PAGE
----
It was a battle over bathrooms that was threatening to shake us to our cultural and economic core. The City of Charlotte, ever the lapdog to the Gay Mafia and its stormtroopers, decided to outlaw the idea of gender-segregated restrooms and locker rooms. The General Assembly and the governor, who happened to be a Charlotte resident, responded by reminding Charlotte that (1) they were in violation of the state constitution and (2) the state was prepared to come in with legislation to reverse their efforts. (The state constitution says “local bills” must be submitted to the General Assembly for approval on local ordinance changes.)
Never mind the radical concept of fining someone out of business who tries to maintain gender-segregated locker rooms and bathrooms. The real radical behavior – the Democrats and their accomplices in the faux media tried to us — was attempting to preserve gender-segregation. HB2 didn’t really change anything. It basically said ‘We’re sticking with what we got.’
Outside groups came into the state and made a huge stink. You would have thought we were fighting the second coming of Jim Crow. People were painted as bigots for daring to support a bill that KEPT THINGS as they’ve been for generations.
Now that the smoke from the November elections has cleared, and a lazy bastard named Roy Cooper has stumbled into the governor’s office, we’re finding out that HB2 wasn’t such a big deal after all:
CHARLOTTE, N.C. – North Carolina’s incoming governor said that legislators are planning to hold a special session to repeal a law limiting protections for LGBT people.
Governor-elect Roy Cooper issued a statement Monday, saying legislators plan to hold the session this week on the law known as HB2 because Charlotte repealed a local nondiscrimination ordinance that Republicans blamed for the statewide law.
The Charlotte City Council met Monday and voted unanimously to repeal the ordinance enacted in early 2016.
However, the council’s move is contingent on North Carolina legislators fully repealing HB2 by Dec. 31.
Council discussed and voted on the repeal without any public mention of it ahead of time.
Mayor Jennifer Roberts was clear that negotiations have been ongoing behind closed doors, involving incoming Cooper and state lawmakers.
“This is an incredible reaching out of the city and it took incredible conversation and hard work by many parties on all sides,” Roberts said.
The repeal would be a remarkable sign of cooperation for Democrat Cooper and the GOP-controlled legislature. Just last week, lawmakers called a special session and stripped Cooper of some of his authority when he takes office next month.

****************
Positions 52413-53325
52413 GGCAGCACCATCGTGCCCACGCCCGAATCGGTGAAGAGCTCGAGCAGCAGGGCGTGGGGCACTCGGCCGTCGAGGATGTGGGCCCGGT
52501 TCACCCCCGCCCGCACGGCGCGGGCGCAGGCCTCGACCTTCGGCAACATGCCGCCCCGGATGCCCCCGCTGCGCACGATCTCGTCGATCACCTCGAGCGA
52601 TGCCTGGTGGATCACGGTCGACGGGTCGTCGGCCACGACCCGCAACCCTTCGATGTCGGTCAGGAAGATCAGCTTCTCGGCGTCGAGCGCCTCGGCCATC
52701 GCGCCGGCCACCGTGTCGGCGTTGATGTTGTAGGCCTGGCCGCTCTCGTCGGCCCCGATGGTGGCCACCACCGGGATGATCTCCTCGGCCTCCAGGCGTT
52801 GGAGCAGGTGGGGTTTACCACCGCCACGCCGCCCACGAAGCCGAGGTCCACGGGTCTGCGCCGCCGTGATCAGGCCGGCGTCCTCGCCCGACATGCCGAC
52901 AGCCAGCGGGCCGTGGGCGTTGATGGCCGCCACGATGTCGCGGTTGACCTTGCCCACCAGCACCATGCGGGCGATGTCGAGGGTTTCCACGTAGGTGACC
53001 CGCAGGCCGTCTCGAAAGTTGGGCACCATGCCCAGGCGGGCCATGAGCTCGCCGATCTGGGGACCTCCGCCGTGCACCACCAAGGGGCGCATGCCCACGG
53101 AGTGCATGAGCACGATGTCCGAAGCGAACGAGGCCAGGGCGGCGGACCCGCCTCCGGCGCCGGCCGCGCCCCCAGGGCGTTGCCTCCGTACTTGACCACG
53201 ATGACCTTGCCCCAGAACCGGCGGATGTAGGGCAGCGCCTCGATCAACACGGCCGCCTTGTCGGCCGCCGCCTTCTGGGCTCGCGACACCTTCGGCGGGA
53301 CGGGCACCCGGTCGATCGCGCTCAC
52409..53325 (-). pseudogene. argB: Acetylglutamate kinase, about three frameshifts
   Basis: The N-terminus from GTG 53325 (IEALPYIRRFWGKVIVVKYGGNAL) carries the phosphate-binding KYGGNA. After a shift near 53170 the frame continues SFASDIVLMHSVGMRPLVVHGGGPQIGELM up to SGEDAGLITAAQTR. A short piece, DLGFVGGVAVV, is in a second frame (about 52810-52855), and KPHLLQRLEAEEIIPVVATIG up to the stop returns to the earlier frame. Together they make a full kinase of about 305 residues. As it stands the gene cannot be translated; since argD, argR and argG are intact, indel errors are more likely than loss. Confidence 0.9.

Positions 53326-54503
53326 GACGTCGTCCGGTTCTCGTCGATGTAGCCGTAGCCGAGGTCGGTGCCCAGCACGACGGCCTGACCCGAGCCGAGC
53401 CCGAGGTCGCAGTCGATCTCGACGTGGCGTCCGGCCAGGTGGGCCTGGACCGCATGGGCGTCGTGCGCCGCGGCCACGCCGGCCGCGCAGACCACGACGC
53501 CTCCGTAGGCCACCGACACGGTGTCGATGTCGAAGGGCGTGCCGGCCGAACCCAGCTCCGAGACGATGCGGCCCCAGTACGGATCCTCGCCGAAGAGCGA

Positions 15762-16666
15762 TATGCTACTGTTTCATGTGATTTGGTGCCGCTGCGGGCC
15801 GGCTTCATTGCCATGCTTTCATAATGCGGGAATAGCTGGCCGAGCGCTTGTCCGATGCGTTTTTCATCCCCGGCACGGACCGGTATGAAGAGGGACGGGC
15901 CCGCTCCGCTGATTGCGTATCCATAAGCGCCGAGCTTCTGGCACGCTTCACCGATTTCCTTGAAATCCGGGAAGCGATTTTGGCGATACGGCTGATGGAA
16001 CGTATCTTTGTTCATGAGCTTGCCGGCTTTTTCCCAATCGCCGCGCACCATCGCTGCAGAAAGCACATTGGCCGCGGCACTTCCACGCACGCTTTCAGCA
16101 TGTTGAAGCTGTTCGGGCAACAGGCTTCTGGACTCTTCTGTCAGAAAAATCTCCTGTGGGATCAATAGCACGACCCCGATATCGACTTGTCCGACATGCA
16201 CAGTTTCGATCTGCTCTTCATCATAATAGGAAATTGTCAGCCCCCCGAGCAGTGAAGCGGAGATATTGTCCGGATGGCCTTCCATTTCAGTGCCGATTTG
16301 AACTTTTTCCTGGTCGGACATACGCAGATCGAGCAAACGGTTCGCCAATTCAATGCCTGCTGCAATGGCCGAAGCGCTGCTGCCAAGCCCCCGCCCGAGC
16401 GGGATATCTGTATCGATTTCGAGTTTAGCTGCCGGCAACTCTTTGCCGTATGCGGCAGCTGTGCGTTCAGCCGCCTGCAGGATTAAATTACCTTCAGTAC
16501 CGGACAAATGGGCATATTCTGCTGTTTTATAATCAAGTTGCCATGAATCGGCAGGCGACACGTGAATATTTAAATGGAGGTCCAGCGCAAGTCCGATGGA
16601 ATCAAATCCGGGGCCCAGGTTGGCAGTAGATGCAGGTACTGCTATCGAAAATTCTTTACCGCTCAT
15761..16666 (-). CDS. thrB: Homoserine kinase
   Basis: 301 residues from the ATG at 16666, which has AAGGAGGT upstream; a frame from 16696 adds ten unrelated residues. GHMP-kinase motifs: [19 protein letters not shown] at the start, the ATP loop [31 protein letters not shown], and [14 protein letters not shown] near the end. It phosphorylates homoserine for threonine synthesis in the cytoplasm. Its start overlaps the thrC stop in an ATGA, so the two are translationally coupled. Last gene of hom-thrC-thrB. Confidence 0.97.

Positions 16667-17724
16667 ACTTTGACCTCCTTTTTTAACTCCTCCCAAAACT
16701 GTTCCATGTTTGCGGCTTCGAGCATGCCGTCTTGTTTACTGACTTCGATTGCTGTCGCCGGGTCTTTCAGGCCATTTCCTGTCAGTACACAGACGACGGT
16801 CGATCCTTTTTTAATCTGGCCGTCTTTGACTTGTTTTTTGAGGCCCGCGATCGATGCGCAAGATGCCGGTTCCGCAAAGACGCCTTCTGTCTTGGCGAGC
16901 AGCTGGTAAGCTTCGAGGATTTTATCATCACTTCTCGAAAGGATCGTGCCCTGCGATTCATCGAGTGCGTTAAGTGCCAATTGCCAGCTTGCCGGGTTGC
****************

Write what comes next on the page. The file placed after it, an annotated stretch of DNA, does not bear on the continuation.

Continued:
While city leaders didn’t have to repeal the ordinance in order for the general assembly to repeal HB2, some lawmakers said it paves the way for a repeal — but they wish a deadline wasn’t attached.
“With the Charlotte ordinance no longer on the books, the concerns that were raised by that ordinance, which were the concerns addressed by HB2, would no longer be relevant,” said Rep. Bill Brawley. “HB2 would no longer be necessary.”
“There have been several opportunities to repeal this ordinance and several opportunities to repeal House Bill 2 and so hopefully we’ll eventually get it done at the end of the year,” Mecklenburg County Rep. Joel Ford said.
HB2 requires people to use restrooms in many public buildings corresponding to the sex on their birth certificates and excludes sexual orientation and gender identity from statewide anti-discrimination protections.
Cooper said North Carolina legislators will meet to repeal the law, and released the following statement on the vote:
“Senate Leader Phil Berger and House Speaker Tim Moore assured me that as a result of Charlotte’s vote, a special session will be called for Tuesday to repeal HB2 in full. I hope they will keep their word to me and with the help of Democrats in the legislature, HB2 will be repealed in full. Full repeal will help to bring jobs, sports and entertainment events back and will provide the opportunity for strong LGBT protections in our state.”
Let’s go back to the point about Charlotte’s initial move being unconstitutional. Now, WHO is responsible for dealing with actions that violate the state constitution? Why, the elected attorney general. If he refuses to do his job, as he has soooooo often, the state has to shell out money to go to court itself.
So, Roy Cooper neglects one of the primary responsibilities of his job. Gets caught lobbying businesses to avoid North Carolina because of HB2. He spends nearly a whole year lying about HB2 to voters. Now, the drive by media is ready to coronate him as a HERO.
So, what happens now — after HB2 is repealed — and, say, Carrboro tries something similar? We have ANOTHER useless bastard in the attorney general’s office who likely ignores it. And we’re right back into it.